Matt Wieters can’t look at Chris Tillman. Catchers don’t like it when their pitchers try to hurt them. People, as a general rule, don’t like to be hurt, especially by other people, especially by other people considered co-workers or teammates.
Still not looking at Chris Tillman. Signaling a pitch, but still not looking at Chris Tillman. Would be interesting to set up a target while still not looking at Chris Tillman. Could Tillman hit the target? Could Tillman basically make Wieters catch the pitch without any effort on Wieters’ part, since he wouldn’t be looking? This would be a fun test of pitcher command, pitching to catchers who aren’t looking at the pitchers. And then the catchers could have a lot of fun tests, for concussions, in a hospital.
It was never revealed what was going on over there, but something was definitely going on over there, causing C.B. Bucknor to do a cartoonish double-take. Didn’t get Matt Wieters’ attention, though. Wieters was too busy trying to focus on not looking at Chris Tillman. Interestingly, at the end, Gose points at Wieters. My hypothesis is that he was fart-blaming.
Look above the O in the second Casino Rama. Behind the first green wall. There are a lot of controversial aspects to September roster expansion, and among the complaints is that at some point teams run out of room in the dugout.
- Pitcher: David Price
- Batter: Will Middlebrooks
- Date: September 10
- Location: 64.1 inches from center of zone
We know that some batters don’t make much of an effort to get out of the way of inside pitches. We know they’re supposed to, by the rule book, but we know there are violators, and we know the rule is seldom enforced. We know there are other batters who most certainly do always make an effort to get out of the way of inside pitches. That’s more in the spirit of the rules, and it’s also in the spirit of it sucks to get hit in the body by something thrown really hard. An interesting study would be identifying those players who do and don’t try to move out of the way. Does it depend more on identity, or pitch location? Obviously, everyone would duck below a pitch sailing for the head, but outside of that, how are decisions made? Are batters less likely to make an effort with a pitch going for the upper body, the middle body, or the lower body? Did Middlebrooks have to make such an effort, here? Would it hurt that much to get hit in the foot or the side of the shin? Why are some batters so bold about getting hit in the arm? Don’t they realize they need their arms for batting? HOW DOES ANYONE CONDITION HIMSELF TO NOT MOVE OUT OF THE WAY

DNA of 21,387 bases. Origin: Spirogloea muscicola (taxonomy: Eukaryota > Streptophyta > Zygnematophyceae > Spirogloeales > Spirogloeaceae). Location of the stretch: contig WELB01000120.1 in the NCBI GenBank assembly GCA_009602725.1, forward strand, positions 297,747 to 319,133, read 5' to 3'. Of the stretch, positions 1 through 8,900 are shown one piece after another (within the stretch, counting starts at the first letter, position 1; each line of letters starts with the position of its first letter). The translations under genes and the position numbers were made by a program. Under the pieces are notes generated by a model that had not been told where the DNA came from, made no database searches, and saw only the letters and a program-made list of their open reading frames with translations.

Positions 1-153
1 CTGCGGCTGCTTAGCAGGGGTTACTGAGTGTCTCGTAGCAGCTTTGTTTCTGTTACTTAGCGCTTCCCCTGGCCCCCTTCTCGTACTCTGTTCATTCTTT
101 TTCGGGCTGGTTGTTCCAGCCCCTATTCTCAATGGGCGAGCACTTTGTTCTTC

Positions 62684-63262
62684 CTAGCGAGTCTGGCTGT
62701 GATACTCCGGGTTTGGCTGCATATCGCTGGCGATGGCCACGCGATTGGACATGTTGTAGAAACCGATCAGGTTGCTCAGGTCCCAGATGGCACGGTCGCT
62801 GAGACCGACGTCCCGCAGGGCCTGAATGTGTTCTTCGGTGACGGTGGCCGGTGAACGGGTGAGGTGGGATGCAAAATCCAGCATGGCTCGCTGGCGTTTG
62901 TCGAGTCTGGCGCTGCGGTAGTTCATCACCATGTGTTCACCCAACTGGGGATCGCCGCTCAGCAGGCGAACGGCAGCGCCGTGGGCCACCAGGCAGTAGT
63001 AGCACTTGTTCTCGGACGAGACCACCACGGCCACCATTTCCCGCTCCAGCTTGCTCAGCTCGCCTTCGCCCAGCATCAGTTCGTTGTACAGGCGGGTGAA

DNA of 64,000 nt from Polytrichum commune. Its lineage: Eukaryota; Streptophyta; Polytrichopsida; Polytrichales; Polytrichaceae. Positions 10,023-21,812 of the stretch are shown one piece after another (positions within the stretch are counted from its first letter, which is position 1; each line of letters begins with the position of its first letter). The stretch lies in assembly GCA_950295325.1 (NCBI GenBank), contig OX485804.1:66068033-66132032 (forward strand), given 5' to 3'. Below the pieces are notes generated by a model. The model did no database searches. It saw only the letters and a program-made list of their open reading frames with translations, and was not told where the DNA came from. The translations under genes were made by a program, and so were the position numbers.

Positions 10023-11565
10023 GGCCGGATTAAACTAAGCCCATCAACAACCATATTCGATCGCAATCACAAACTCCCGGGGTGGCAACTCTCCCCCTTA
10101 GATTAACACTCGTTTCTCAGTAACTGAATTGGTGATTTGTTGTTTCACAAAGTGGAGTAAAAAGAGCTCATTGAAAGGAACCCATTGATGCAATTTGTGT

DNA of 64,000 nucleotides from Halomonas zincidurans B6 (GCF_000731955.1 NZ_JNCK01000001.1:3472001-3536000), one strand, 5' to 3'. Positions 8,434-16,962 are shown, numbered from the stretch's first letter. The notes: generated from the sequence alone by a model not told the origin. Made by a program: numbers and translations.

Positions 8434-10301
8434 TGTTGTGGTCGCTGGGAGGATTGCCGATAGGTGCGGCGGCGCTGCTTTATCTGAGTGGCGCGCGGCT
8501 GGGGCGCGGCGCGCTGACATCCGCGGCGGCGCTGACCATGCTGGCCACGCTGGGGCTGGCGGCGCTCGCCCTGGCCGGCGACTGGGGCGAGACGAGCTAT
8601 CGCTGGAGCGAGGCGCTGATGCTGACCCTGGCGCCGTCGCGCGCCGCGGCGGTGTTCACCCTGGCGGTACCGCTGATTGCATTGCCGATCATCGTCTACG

This was the 11th pitch of a 12-pitch at-bat. Earlier, Boston’s color guy said that Price should maybe try throwing a ball, because his pitches had all been in or near the zone and Middlebrooks was fouling them off. Middlebrooks, then, was aggressively looking to swing. Price had an opportunity to try to expand the zone. Price took the color guy’s advice by throwing the fourth-wildest pitch of the last two weeks. No swing, worse count. The color guy should either shut up, or be more specific about the sorts of balls that pitchers ought to be throwing in long at-bats.
Why even have a coach’s box? Visible here are a coach and a box. Why is there a coach’s box? If this is an exploitable rule technicality, then, you’re welcome, tricksy team in the future.
The pitch was described as “unblockable”. I think that’s an accurate characterization. I wonder which pitcher has thrown the most unblockable pitches. Probably the answer is not David Price. Probably the answer is somebody terrible. Or, based on the history of this series, it’s Tony Cingrani, featuring half of his sliders.
If Price isn’t more careful about his facial expressions, he’ll never get this pitch called a strike.
- Pitcher: Julio Teheran
- Batter: Nick Hundley
- Date: September 15
- Location: 67.0 inches from center of zone
Look at the umpire. Look at his body language. He’s scared. He was afraid of getting hit by this baseball, because he thought he would get hurt, even though he’s covered at least waist-up in padding. Even after the pitch went by, the umpire was slow to recover, somewhat shaken. Now look at Evan Gattis. Look at his body language. The pitch goes by and he immediately gestures for another baseball so the game can continue. He’s not shaken by the threat. If anything, he’s energized. Like the umpire, he’s also padded, but like the umpire, the padding also leaves him with vulnerabilities. Evan Gattis was not scared. I don’t know if Evan Gattis can be scared. I think he’s just not easily frightened, not easily intimidated. Evan Gattis is Happy Gilmore in a batting cage, except that Evan Gattis is real. “Give me that ball. This shit is a rush.”
Baseball headed for dirt, or comically oversized color-uncoordinated white squatcho? Baseball headed for dirt, obviously. Are you even paying attention? You’re not a very good reader.
In the span of about 3.5 seconds, Fredi Gonzalez:
- touches his ear twice
- licks his lips
- touches his cheek by his nose twice
- touches his nostrils
- touches his mouth/goatee